Forecasts made in a number of posts on this blog are regrettably taking shape. Today’s (Monday’s) sell-off of banking stocks over fears of exposure to an Italian debt downgrade resulted in Royal Bank of Scotland, Societe General and Credit Suisse lost over 8% in a single day. When a single rating agency, S&P, downgraded the United States from AAA to AA in August, the sell-off resulted in a similar magnitude drop, with an equally quick recovery.
Italy’s problems are far worse than the United States’. All three rating agencies have Italy on review and will be announcing results in mid- to late September or early October. The recent flip-flop in the Berlusconi government’s austerity plan has not helped matters, and is the proximate cause of todays’ volatility.
It is impossible to tell where the “Lehman moment” will occur. This may be a mix of bank failure, as sovereign bonds are “marked to market” (few banks are willing to do this; most are “marking to model”). This may also be a sovereign debt crisis similar to that which pushed up Greek, Irish and Portuguese rates, but for a commensurately larger economy such as Belgium or Italy. It looks like Italy is next in line. Spain remains quiet, but the crisis is far from over in that country.
As stated repeatedly here: European policy-makers are trying to treat symptoms, not root causes. They are doing so in an infuriatingly slow manner, challenged (rightfully) by their voters and (less rightly) by ancillary political and commercial interests at every turn.
Efforts by observers such as Christine Lagarde, IMF managing director, to suggest recapitalisation of European banks, have been rebuffed by a number of policy-makers. Yet a banking crisis is a real consequence of a sovereign debt crisis, as we saw in today’s sell-off. And if the banking system fails, then any economic recovery will take that much longer to implement, if it can be implemented at all. Recapitalisation is the natural response to a market valuation of sovereign bonds held by banks. It is understandably difficult in the current climate.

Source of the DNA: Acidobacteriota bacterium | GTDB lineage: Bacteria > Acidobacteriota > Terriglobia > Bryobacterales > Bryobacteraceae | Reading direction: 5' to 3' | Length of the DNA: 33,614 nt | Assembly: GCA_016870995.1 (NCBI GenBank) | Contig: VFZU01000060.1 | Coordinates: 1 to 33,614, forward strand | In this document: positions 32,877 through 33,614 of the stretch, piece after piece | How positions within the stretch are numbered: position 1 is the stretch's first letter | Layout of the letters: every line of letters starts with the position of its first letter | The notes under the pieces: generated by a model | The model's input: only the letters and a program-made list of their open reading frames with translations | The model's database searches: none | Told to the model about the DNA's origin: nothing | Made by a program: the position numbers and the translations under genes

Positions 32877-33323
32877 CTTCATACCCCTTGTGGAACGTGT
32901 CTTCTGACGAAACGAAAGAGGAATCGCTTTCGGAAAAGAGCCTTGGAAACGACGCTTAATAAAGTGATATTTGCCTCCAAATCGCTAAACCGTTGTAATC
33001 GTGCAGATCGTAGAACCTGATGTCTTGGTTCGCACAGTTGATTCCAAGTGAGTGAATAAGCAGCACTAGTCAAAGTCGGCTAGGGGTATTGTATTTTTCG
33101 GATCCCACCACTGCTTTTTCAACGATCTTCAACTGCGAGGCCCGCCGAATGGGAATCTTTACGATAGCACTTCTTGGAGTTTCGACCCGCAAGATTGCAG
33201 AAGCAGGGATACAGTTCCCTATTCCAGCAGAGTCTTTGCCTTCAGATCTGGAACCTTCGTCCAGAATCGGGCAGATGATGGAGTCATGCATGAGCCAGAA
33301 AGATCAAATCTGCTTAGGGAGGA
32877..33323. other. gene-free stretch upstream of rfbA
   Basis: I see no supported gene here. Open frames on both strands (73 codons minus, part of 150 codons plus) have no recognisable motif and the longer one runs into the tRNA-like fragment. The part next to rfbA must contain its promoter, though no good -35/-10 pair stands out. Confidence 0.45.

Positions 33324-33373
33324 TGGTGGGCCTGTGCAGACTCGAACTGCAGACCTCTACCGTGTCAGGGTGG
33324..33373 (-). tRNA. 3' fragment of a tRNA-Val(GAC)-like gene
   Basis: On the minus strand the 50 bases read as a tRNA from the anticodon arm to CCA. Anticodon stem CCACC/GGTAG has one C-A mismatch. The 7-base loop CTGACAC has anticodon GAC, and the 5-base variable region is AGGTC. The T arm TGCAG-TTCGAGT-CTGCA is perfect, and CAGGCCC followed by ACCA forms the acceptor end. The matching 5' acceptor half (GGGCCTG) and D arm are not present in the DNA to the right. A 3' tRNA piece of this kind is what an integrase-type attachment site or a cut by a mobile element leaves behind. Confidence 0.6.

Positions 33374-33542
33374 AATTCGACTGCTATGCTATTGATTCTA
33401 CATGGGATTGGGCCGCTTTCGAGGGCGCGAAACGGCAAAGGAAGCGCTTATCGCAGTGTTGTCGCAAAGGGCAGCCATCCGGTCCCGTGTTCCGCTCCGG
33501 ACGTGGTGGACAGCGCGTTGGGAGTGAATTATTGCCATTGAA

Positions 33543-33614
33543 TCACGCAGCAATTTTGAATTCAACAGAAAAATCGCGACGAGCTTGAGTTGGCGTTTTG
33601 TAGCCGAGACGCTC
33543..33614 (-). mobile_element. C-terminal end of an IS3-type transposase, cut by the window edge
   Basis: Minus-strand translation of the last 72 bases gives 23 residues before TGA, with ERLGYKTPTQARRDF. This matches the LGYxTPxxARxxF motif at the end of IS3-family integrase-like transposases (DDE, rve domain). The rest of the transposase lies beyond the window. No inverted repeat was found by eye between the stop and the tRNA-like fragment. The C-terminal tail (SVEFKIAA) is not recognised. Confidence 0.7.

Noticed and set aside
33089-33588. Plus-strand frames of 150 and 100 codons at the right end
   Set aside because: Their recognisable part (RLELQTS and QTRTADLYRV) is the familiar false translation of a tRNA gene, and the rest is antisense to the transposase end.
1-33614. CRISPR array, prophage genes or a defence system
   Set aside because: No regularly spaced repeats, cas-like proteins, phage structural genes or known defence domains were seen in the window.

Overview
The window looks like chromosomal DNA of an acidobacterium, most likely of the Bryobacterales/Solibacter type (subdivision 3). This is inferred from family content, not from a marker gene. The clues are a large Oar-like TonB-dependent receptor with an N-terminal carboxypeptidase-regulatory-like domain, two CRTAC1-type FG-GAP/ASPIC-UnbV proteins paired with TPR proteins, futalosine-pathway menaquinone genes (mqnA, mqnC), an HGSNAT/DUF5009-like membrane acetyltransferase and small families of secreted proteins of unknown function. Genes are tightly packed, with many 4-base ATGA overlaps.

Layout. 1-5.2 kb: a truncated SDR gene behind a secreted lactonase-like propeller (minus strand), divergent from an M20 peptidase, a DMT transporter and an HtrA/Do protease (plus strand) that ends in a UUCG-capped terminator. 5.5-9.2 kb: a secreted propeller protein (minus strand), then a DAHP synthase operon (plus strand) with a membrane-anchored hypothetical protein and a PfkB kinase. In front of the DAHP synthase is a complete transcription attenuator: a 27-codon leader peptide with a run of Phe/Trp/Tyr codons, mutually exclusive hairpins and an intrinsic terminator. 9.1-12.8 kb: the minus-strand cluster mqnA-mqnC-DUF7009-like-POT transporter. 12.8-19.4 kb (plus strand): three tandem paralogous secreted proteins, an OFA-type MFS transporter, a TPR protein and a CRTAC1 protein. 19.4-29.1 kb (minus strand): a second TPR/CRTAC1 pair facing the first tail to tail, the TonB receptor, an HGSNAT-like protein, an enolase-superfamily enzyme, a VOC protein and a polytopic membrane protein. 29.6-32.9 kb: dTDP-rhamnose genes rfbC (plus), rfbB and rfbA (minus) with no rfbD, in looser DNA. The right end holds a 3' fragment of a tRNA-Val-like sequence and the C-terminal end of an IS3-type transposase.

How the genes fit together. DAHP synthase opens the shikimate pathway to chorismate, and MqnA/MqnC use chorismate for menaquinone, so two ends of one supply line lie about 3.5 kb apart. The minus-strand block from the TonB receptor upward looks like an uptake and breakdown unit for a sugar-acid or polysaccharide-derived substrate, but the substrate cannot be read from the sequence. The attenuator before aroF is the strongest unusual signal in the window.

There are also real dangers for Greece. Although many Greek commentators have been smugly commenting that Greece was in the vanguard and no longer the only “target of speculators”, this viewpoint ignores the fact that the second bail-out hasn’t been approved, and depends extensively on privatisation receipts and private sector participation. Neither the second bail-out, nor the privatisation targets will be possible to deliver if a financial firestorm hits Europe this month.
As I have stated repeatedly in this blog, as well as on my corporate pages: prepare for the worse. We are entering a period of extreme volatility, partly due to technical issues (computer trading models, shorting, rating release schedules) but also partly due to fundamentals. We have not yet touched bottom with any degree of confidence. There are excellent momentum-trading opportunities right now, but for the average citizen, there is only fear, confusion, anger and disbelief as the full extent of the failure of politics is exposed.
13 July 2011
1 March 2011
14 November 2010